My husband is on the breakfast shift, and without the homemade baked goods, he felt a little lost.  The second day he served rice as one of the meal components, my daughter started crying that she didn’t like rice for breakfast.

So, this weekend we played tag team and got some freezer cooking down so next week is smoother.  Here is what we made:

I’ll keep you posted on how our gluten free journey goes.

Have you or your children gone gluten free before?  Did you notice a difference in behavior?

Comments

  1. I just ordered my coconut flour and coconut cream! Thanks for sharing. I used your link. My goal for the new year was to go Paleo. I have wanted to do it forever! I started a few weeks early. I feel great! Even the kids and hubby are about 80% already (monkey see monkey do!)

    • Please keep me updated on how your switch to Paleo goes, and thank you for using my link. I used someone else’s link for my first order and got the coconut oil book and found the recipes very useful. Hope you like everything. Make sure to subscribe to their e-mail notifications because they frequently run sales which help cut costs.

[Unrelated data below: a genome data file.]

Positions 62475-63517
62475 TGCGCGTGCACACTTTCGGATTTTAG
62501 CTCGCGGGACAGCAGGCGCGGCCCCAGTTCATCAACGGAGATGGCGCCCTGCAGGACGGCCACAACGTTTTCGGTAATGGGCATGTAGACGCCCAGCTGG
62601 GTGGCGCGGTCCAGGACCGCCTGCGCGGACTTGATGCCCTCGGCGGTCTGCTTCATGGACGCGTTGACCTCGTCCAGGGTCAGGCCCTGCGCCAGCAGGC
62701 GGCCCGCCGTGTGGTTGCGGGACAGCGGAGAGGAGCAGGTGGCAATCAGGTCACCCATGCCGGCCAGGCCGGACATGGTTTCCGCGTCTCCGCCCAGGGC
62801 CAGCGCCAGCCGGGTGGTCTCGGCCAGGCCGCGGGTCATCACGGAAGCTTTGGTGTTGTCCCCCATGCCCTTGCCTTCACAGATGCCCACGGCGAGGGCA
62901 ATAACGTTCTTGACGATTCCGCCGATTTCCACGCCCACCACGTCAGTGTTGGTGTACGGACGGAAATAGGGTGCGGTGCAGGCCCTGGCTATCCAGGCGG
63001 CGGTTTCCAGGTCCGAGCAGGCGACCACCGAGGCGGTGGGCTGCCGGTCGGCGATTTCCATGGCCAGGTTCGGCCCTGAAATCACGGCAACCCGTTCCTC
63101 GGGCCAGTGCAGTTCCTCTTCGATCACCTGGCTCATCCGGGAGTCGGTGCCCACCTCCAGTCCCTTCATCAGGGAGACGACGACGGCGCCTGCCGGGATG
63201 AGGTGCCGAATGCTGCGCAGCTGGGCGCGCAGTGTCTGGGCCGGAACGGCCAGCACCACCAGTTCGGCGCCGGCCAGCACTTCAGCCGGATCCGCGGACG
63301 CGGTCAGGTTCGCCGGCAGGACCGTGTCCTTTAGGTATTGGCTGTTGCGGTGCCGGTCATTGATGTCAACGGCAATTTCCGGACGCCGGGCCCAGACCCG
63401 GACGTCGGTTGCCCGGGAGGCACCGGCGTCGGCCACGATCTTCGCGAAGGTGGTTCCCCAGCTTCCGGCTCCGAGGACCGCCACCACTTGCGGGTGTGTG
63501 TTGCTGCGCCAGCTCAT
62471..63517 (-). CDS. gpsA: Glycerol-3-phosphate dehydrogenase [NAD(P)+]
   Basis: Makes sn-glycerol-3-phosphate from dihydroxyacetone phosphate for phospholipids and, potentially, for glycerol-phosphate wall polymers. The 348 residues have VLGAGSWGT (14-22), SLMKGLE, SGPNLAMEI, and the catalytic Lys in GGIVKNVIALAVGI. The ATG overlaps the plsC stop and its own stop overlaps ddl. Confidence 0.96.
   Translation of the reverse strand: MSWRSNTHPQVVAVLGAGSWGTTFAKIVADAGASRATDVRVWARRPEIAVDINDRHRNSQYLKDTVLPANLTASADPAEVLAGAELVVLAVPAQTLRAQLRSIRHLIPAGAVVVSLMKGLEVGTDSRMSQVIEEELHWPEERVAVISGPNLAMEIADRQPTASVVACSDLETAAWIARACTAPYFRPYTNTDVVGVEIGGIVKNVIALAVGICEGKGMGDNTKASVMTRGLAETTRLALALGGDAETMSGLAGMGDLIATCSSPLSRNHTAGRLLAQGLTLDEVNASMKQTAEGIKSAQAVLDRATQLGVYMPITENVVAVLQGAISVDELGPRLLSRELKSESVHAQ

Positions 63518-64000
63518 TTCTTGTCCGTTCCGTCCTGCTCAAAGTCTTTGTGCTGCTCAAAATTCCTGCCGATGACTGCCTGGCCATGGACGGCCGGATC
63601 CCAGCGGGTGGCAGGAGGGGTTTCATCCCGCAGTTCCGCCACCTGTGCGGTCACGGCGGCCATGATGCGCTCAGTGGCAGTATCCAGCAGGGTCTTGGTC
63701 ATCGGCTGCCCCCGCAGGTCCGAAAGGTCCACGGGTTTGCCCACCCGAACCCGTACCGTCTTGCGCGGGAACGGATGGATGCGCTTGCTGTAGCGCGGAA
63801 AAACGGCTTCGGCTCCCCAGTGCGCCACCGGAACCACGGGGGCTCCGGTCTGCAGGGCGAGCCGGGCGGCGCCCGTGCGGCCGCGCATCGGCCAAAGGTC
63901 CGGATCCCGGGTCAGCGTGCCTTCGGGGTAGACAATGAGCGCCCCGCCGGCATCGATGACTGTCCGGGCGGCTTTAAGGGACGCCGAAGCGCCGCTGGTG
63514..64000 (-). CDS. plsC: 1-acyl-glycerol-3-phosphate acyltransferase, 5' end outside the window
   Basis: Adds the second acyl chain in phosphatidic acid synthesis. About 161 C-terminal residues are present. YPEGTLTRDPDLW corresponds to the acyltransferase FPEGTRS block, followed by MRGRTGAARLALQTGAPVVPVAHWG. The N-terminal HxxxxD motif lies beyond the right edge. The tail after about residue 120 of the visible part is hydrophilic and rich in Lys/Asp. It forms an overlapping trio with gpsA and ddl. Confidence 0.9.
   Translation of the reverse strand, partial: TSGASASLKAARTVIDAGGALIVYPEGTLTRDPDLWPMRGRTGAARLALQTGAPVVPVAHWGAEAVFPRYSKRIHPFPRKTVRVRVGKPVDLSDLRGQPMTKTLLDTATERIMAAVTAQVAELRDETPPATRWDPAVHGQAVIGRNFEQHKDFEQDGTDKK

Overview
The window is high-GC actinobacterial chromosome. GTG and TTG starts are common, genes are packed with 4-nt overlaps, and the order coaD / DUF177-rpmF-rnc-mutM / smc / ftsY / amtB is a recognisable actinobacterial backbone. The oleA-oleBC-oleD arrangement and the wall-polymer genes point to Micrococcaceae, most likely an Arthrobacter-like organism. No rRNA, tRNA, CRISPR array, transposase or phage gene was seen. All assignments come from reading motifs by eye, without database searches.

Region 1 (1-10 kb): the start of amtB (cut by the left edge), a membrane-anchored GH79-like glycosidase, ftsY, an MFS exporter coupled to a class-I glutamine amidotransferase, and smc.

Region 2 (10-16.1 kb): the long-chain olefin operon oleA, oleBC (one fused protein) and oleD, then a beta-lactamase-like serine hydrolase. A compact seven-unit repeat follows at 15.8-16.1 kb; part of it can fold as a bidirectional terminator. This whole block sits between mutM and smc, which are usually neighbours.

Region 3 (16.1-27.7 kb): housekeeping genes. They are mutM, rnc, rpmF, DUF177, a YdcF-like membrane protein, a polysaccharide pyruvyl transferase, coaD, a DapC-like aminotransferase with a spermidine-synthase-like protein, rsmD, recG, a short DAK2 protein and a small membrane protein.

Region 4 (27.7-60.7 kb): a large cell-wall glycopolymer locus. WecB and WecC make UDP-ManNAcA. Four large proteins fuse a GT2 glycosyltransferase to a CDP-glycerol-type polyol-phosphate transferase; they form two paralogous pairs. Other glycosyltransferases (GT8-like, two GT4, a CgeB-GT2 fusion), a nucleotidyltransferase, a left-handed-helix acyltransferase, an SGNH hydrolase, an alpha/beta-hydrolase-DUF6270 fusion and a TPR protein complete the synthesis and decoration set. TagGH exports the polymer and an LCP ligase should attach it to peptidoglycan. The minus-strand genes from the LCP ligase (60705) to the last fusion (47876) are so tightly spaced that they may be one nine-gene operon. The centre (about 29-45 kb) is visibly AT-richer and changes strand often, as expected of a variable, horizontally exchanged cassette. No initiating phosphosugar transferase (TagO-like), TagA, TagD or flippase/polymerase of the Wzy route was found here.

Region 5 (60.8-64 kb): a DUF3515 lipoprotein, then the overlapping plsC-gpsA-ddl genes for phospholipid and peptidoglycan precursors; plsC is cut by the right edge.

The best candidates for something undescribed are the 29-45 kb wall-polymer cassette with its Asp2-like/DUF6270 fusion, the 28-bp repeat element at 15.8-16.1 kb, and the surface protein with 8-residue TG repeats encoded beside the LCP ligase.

2. I need to do more research, but I don’t think we eat a huge amount of gluten. Do you have to go 100% free? It just seems difficult. Does rice have a lot of gluten?

  3. I highly recommend Paleo pancakes: 1 banana, 1 egg, and a scoop of nut butter. (whichever you prefer, I use almond)

    The only problem is they burn easily, so you have to really watch them. I make two batches on the weekend, then refrigerate them and eat them throughout the week. Perfect for snacks too, and super yummy!

  4. Our family went off gluten last year for about 4 months and I didn’t notice a difference with my 3 kids. We still don’t consume very large amounts of it, but it was worth avoiding completely for our family.

    • That is what I am thinking. I don’t know that gluten is actually a problem, but it is worth trying just so we know.

  5. I wanted to recommend the blog: spunky coconut. Great information and recipes (gluten and casein free). She also had three cookbooks out. I’ve checked out 2 of them from the library and they’re fantastic.

  6. Having had a child with some sensory issues as well, I tried to have the family go gluten free. It is sooooo difficult and I think we gave up in about 3 days. I do see more and more grocery stores and restaurants offering gluten free products, which is really great. I wish you well, I’d love to hear the progress of your children.